The early settler-farmers of New Zealand soon recognized the limitations of the fertility of the land which they farmed, particularly when it came to arable crops such as wheat. In regions such as the Manawatu, the “black soils” of burnt-off bush country at first produced prolific crops, owing to the minerals contained within the ashes of the burnt bush. However, quite rapidly, this fertility declined.
Farmers turned to known methods, such as crop rotation, to help enhance the productivity of the soils. Early farmers such as James Wilson (later Sir), who farmed in the Manawatu/Rangitikei region, was one of the early adopters of crop rotation in New Zealand. (See also: An environmental history of fencing)
But crop rotation was not enough. In England and Scotland, farmers had made greater use of animal manure, but in New Zealand, where farms were too extensive to be fertilised in this way, they turned to chemical fertilisers (also referred to as “manure” at the time).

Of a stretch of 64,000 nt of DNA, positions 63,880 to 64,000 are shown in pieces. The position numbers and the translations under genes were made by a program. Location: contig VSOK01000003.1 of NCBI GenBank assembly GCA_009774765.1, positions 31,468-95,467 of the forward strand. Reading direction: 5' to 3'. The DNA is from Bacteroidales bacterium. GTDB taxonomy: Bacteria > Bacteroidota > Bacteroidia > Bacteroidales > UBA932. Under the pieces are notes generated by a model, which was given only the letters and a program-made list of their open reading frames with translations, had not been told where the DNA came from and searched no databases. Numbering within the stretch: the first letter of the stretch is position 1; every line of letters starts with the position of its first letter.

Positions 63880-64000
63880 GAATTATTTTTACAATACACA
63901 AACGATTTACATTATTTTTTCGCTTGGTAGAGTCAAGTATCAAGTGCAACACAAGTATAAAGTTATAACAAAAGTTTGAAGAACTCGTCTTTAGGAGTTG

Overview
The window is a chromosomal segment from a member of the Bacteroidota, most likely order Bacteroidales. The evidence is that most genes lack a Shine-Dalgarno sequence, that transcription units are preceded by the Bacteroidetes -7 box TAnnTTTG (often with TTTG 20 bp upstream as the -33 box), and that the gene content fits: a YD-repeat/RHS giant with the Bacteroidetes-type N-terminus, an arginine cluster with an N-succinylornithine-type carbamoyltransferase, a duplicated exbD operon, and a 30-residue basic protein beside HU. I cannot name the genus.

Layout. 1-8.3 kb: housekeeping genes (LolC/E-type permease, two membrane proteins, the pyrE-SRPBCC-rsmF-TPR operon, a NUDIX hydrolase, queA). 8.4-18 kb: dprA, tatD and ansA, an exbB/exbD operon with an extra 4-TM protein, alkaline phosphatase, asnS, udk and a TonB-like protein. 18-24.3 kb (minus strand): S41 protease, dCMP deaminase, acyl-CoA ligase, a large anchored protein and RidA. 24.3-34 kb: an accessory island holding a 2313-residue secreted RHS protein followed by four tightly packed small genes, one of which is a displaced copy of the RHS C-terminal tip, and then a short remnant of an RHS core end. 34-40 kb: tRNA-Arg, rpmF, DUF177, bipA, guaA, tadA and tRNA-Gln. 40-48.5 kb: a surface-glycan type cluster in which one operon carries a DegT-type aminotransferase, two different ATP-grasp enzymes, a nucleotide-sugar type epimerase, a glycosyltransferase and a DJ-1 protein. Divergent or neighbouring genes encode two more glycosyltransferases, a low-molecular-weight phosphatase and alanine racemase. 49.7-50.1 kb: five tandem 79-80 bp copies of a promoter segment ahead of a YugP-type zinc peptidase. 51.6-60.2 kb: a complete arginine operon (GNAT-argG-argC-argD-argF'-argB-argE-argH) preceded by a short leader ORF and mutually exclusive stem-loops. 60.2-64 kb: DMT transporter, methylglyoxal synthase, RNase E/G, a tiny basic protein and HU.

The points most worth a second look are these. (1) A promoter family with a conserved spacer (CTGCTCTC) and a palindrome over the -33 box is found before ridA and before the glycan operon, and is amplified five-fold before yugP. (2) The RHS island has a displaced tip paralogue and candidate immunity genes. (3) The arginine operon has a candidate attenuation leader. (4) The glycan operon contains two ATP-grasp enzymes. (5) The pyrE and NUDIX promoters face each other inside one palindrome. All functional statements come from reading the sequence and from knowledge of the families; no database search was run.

Through the 1880s, superphosphate became a sought-after fertiliser, and remains the most important fertiliser today. The base ingredient of superphosphate is sulfuric acid.
But sourcing sulfur posed a bit of issue. One source was volcanic deposits in Italy, but this had obvious disadvantages. A source closer to hand – but somewhat perilous, as events were later to prove – was White Island (Whakaari), off the coast of Bay of Plenty. When a series of eruptions occurred in 1884, a company, called “The Chemical Manure Company” soon moved in to make use of the sulfur emitted by the volcano for the manufacture of superphosphate. The island’s sulfur deposits were mined by a number of companies well into the 20th century, but not without incident. In 1914, 11 miners were killed when a crater wall collapsed.
Today, White Island draws tourists rather than fertiliser manufacturers – with more than 10,000 tourists visit by boat or helicopter each year – and one of the few privately owned volcanoes in the world.
Photo top: White Island from the sky. Above right: White Island Products sulphur extraction enterprise on White Island, taken between 1925 and 1930 by an unknown photographer, showing a plant worker in the foreground, and a stationary steam engine driving extraction machinery. Not to be reproduced without permission from Alexander Turnbull Library, ref. ID: 1/4-059931-F.
See also: The “grasslands revolution”